The City of Cincinnati dedicated the Elm Street Dental Center in honor of Kyle Willis, the late nephew of famed musician Bootsy Collins and his wife Patti, during a public ceremony on Thursday.
This month marks the one year anniversary of Kyle Willis's untimely death. He was a 24-year-old single father who passed away unexpectedly as a result of an untreated dental infection when he could not afford a prescribed $27 antibiotic.
City officials have been working with the Bootsy Collins Foundation's Kyle Willis Oral Care Program to raise awareness about unmet dental needs in the Cincinnati region. As a result of this partnership, and with $250,000 in funding from Cincinnati City Council, Cincinnati dental clinics have been offering extended dental hours since April 2. The program is on track to provide 2,700 additional dental visits annually.
Collins says its good to see dental care that's accessible to people not matter what their income is. "Its like Kyle's death wasn't in vain."
The clinic has provided low or no cost dental care to people like 73 year-old Shirley-Ann Colbert who needed a new set of dentures. "I got new teeth in my mouth which basically took me 40 years to get."
Colbert says her old set of dentures wore out, but she couldn't afford to replace them until she came to the Elm Street Dental Center. "I come here because the young lady here says she could do them and they're so much cheaper for people like myself. We need this service."
"Expanding the hours of the dental clinics has proven successful in diverting patients from the emergency room, providing needed treatment, increasing service availability, and saving tax payers' money," said Dr. Noble Maseru, Cincinnati Health Commissioner. "Our resources and partnerships have allowed us to be proactive in treating the dental needs of many more patients in Cincinnati, patients just like Kyle."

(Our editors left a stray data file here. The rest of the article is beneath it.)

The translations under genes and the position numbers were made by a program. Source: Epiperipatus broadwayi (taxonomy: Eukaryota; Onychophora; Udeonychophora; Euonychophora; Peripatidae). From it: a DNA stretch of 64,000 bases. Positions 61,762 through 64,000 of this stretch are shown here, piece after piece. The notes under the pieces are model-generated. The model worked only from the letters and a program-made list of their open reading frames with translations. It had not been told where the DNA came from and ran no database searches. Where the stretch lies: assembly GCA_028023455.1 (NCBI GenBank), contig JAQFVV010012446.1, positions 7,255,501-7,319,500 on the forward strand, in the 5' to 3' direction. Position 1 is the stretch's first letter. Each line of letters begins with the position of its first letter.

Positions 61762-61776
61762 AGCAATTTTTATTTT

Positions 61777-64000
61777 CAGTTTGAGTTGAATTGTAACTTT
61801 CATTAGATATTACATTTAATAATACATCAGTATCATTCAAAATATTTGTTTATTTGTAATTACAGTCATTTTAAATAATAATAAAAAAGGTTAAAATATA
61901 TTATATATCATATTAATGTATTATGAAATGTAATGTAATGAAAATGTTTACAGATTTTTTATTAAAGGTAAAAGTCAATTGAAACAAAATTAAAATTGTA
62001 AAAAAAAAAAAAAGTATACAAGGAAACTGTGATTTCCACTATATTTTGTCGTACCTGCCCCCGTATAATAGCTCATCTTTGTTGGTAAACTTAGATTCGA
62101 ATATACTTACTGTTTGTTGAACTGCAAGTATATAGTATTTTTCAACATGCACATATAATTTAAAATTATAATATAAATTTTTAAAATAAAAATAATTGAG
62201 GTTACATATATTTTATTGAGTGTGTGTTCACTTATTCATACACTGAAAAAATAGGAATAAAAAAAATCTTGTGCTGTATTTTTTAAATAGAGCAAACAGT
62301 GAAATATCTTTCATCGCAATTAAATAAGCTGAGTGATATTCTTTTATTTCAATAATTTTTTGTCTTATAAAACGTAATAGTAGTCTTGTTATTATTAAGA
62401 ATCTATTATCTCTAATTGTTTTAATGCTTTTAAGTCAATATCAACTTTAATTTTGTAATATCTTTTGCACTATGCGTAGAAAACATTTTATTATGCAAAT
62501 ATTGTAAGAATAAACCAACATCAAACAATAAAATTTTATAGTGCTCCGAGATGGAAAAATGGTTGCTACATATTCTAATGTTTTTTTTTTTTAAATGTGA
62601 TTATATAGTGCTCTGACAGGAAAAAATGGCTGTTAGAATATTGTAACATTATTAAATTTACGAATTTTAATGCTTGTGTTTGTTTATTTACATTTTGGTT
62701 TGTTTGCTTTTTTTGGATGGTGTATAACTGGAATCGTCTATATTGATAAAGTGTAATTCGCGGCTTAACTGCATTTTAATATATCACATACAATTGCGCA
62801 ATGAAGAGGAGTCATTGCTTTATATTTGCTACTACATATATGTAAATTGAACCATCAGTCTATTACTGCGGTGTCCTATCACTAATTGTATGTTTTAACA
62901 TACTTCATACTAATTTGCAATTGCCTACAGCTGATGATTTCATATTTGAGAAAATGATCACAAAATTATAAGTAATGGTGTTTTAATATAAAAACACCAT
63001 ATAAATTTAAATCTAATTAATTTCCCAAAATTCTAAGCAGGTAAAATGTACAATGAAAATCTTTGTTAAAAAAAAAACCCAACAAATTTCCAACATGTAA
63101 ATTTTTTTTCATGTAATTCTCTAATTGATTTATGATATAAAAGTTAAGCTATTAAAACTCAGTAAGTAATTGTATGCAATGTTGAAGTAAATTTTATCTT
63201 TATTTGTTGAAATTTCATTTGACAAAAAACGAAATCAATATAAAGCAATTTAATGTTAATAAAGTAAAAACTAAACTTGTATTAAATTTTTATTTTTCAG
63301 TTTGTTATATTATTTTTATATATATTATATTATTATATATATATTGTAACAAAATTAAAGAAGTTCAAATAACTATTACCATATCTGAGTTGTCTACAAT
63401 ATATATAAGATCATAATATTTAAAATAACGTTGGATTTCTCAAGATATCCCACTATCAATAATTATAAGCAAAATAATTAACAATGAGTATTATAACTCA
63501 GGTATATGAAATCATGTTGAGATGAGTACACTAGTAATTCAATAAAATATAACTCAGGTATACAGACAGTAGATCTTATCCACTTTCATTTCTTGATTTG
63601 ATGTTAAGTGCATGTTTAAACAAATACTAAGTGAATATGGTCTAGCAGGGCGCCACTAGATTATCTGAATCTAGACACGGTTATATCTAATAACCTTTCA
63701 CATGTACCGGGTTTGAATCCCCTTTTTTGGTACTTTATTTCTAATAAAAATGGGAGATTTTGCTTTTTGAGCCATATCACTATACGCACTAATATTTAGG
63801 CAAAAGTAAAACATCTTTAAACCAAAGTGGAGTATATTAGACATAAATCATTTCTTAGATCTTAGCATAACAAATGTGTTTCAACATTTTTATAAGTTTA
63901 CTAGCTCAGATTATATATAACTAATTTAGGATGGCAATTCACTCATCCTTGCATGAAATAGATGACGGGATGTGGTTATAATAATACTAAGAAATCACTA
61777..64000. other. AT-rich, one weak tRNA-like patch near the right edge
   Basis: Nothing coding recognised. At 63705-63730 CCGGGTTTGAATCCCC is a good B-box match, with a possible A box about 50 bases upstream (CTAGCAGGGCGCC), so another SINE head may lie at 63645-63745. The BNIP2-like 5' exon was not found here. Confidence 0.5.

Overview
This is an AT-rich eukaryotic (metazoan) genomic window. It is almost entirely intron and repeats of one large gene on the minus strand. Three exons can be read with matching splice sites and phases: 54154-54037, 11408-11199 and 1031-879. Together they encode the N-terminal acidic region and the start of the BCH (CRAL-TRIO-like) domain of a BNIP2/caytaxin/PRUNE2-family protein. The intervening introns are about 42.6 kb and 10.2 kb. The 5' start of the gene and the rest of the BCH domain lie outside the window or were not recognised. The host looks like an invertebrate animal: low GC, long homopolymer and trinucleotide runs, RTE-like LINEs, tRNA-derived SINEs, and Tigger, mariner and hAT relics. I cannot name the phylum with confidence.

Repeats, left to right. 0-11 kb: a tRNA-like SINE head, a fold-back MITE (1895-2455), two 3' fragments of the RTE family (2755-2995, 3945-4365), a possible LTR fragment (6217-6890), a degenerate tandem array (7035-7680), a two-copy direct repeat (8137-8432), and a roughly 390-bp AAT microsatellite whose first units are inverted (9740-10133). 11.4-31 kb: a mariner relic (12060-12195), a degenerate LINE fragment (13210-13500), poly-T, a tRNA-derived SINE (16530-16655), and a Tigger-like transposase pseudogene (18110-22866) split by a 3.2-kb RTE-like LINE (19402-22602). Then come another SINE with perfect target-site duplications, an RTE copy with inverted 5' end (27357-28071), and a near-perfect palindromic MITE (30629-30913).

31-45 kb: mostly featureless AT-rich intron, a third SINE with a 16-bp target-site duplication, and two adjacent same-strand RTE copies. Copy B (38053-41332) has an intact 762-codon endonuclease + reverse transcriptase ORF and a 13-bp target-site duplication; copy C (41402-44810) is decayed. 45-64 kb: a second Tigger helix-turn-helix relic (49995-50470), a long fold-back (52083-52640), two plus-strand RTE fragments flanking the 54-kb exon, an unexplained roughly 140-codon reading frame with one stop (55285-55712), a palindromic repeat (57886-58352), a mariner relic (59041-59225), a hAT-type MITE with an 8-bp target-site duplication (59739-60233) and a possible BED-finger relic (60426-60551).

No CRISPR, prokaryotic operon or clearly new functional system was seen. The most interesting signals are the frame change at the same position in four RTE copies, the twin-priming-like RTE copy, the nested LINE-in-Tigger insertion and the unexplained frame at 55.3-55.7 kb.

"The loss of Kyle Willis reminds us of the importance of not only dental health, but access to dental care, which is why City Council funded the expansion of dental service hours at the City's dental clinics," said Vice Mayor Roxanne Qualls, Chair of City Council's Budget and Finance Committee.
"In honoring his memory, we are creating awareness for the hundreds of ‘Kyles' in Cincinnati, those who need access to affordable dental care," added Council Member Laure Quinlivan.
According to the Ohio Department of Health access to dental services is the leading unmet health need for children and low-income adults in Ohio. The City of Cincinnati's five Primary Care Health Centers and Crest Smile Shoppe Dental Clinic see over 10,000 dental patients, perform 24,000 dental encounters and 7,000 emergency dental visits annually.
The objective of the Bootsy Collins Foundation is to provide the greater Cincinnati underserved populations with access to oral care education, resources and to direct individuals to available dental services.